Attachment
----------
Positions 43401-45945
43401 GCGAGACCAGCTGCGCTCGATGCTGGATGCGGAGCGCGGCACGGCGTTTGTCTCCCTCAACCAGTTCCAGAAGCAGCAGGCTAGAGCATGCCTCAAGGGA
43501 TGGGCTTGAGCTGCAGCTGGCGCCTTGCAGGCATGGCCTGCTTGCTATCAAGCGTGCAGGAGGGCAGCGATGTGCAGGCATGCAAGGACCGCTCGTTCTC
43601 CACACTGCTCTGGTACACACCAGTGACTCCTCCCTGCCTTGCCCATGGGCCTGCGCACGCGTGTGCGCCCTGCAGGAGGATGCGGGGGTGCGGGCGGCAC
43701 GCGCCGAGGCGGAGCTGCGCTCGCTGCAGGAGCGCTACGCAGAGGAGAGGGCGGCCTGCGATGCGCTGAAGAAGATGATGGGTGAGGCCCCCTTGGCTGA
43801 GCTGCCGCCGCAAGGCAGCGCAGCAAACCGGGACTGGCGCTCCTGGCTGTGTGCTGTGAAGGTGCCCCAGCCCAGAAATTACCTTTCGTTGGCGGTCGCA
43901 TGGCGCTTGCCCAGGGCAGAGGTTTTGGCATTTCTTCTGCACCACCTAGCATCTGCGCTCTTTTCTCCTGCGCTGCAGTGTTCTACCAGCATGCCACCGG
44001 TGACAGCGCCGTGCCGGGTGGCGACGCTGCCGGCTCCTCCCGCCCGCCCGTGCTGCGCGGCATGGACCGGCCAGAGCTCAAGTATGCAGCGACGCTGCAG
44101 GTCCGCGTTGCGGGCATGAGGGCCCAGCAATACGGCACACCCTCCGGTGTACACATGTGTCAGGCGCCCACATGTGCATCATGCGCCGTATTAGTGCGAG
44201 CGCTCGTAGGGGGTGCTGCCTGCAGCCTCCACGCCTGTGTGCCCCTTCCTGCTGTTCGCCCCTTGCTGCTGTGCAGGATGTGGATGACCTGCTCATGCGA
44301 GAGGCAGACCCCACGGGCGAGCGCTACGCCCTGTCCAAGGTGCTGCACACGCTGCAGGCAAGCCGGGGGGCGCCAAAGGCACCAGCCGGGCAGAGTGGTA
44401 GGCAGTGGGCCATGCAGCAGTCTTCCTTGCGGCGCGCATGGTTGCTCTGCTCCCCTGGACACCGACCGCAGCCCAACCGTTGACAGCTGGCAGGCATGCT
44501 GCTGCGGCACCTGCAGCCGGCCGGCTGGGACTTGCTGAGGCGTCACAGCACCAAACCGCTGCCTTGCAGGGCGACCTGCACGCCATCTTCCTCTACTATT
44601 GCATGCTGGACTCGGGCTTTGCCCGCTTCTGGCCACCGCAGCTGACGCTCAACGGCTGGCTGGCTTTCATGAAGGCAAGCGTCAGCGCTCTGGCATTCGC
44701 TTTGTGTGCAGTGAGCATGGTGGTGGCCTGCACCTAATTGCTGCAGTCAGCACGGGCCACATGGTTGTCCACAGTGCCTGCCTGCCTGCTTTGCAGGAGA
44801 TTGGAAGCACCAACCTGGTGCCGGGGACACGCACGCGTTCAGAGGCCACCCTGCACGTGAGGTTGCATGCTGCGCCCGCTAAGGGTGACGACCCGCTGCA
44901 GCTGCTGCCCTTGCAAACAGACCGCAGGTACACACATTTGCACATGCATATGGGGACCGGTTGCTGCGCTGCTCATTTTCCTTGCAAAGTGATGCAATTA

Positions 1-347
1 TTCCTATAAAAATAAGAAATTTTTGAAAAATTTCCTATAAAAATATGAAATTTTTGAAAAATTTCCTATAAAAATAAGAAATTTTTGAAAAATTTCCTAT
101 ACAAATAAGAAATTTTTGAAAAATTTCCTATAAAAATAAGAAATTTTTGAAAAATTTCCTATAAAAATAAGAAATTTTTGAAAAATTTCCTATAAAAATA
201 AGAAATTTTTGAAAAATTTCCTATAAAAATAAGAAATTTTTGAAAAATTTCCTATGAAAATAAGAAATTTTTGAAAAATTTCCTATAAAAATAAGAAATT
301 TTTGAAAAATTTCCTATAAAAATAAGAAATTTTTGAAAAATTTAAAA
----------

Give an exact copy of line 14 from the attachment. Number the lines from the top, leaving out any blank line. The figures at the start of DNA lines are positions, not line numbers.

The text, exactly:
44601 GCATGCTGGACTCGGGCTTTGCCCGCTTCTGGCCACCGCAGCTGACGCTCAACGGCTGGCTGGCTTTCATGAAGGCAAGCGTCAGCGCTCTGGCATTCGC